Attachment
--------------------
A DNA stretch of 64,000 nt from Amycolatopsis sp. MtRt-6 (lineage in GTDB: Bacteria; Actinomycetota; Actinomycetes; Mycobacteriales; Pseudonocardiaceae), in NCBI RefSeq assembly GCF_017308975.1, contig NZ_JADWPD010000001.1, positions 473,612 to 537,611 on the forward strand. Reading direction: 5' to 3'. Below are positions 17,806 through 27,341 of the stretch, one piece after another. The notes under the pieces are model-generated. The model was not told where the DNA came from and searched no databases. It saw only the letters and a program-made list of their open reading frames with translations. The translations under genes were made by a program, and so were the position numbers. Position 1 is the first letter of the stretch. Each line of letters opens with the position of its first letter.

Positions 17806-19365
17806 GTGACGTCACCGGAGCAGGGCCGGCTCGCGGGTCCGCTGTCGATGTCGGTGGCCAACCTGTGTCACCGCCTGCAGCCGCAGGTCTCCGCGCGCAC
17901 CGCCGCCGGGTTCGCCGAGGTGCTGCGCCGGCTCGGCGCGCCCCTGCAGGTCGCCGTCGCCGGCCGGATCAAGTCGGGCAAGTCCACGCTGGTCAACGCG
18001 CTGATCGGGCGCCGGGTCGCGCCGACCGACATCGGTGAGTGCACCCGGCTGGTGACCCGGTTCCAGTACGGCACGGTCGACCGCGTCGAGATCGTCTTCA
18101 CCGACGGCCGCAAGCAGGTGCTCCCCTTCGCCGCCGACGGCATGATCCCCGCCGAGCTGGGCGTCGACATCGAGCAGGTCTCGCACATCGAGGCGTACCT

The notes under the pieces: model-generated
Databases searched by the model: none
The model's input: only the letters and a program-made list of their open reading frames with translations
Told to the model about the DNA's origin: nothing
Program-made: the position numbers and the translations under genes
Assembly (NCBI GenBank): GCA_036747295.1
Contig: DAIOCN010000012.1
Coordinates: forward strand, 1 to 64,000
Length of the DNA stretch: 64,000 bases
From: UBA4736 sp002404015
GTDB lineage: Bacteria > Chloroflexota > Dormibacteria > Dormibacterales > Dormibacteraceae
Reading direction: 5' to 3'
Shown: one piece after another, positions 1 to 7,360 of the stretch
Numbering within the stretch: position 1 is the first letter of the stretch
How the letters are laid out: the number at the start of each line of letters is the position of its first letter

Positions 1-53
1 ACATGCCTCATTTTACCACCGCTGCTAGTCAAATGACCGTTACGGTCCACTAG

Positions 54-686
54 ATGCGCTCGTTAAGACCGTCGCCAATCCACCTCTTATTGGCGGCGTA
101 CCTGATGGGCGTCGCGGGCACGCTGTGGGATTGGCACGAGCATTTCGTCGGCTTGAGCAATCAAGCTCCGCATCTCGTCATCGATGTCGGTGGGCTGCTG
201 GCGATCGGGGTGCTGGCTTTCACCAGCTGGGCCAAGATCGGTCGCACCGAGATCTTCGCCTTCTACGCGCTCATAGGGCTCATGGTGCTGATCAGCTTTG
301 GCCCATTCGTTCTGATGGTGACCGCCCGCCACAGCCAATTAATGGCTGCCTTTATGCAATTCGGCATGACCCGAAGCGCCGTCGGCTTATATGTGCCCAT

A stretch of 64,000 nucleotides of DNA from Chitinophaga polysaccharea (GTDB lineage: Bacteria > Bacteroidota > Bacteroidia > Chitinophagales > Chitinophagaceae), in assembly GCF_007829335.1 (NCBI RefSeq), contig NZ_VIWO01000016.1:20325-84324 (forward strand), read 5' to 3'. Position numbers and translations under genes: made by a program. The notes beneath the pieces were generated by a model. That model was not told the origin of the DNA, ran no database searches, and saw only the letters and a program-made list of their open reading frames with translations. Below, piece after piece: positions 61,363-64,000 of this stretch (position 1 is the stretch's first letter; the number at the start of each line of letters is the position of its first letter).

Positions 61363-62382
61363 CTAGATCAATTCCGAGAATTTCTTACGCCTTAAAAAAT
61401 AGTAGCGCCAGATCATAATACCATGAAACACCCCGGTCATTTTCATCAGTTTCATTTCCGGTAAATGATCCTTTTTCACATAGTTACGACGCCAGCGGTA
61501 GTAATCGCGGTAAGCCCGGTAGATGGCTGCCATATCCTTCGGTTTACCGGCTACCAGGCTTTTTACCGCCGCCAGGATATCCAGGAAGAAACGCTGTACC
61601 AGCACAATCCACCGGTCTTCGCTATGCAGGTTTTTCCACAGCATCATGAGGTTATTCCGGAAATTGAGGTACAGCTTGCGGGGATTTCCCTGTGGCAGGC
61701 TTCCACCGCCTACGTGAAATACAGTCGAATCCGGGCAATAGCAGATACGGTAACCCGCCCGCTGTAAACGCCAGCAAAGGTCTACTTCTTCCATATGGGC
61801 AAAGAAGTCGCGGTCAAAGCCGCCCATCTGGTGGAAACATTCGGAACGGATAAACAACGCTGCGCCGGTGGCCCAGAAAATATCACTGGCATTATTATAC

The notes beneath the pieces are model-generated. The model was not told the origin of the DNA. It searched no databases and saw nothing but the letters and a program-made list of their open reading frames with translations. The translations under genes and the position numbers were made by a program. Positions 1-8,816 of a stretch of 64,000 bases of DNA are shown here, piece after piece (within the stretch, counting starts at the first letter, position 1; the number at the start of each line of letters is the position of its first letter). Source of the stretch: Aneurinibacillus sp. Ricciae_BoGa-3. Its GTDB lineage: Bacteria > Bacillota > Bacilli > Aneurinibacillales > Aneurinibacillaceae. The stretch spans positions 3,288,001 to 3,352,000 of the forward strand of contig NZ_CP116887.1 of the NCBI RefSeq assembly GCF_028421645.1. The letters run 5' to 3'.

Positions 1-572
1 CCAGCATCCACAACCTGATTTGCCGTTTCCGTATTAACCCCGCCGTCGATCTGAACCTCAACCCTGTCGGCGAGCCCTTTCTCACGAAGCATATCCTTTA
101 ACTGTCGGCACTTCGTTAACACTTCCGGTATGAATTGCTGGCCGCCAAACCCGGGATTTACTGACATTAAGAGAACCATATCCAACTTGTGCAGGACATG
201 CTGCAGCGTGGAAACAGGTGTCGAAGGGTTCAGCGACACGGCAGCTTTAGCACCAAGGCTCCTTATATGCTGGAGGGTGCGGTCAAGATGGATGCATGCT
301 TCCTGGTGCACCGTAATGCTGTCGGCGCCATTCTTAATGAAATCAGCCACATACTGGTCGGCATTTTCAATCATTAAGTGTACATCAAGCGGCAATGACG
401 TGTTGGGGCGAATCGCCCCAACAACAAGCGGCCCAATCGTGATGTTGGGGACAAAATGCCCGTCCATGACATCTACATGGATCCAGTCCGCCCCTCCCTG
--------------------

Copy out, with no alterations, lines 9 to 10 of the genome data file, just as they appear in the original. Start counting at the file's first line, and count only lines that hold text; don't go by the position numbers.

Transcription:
The model's input: only the letters and a program-made list of their open reading frames with translations
Told to the model about the DNA's origin: nothing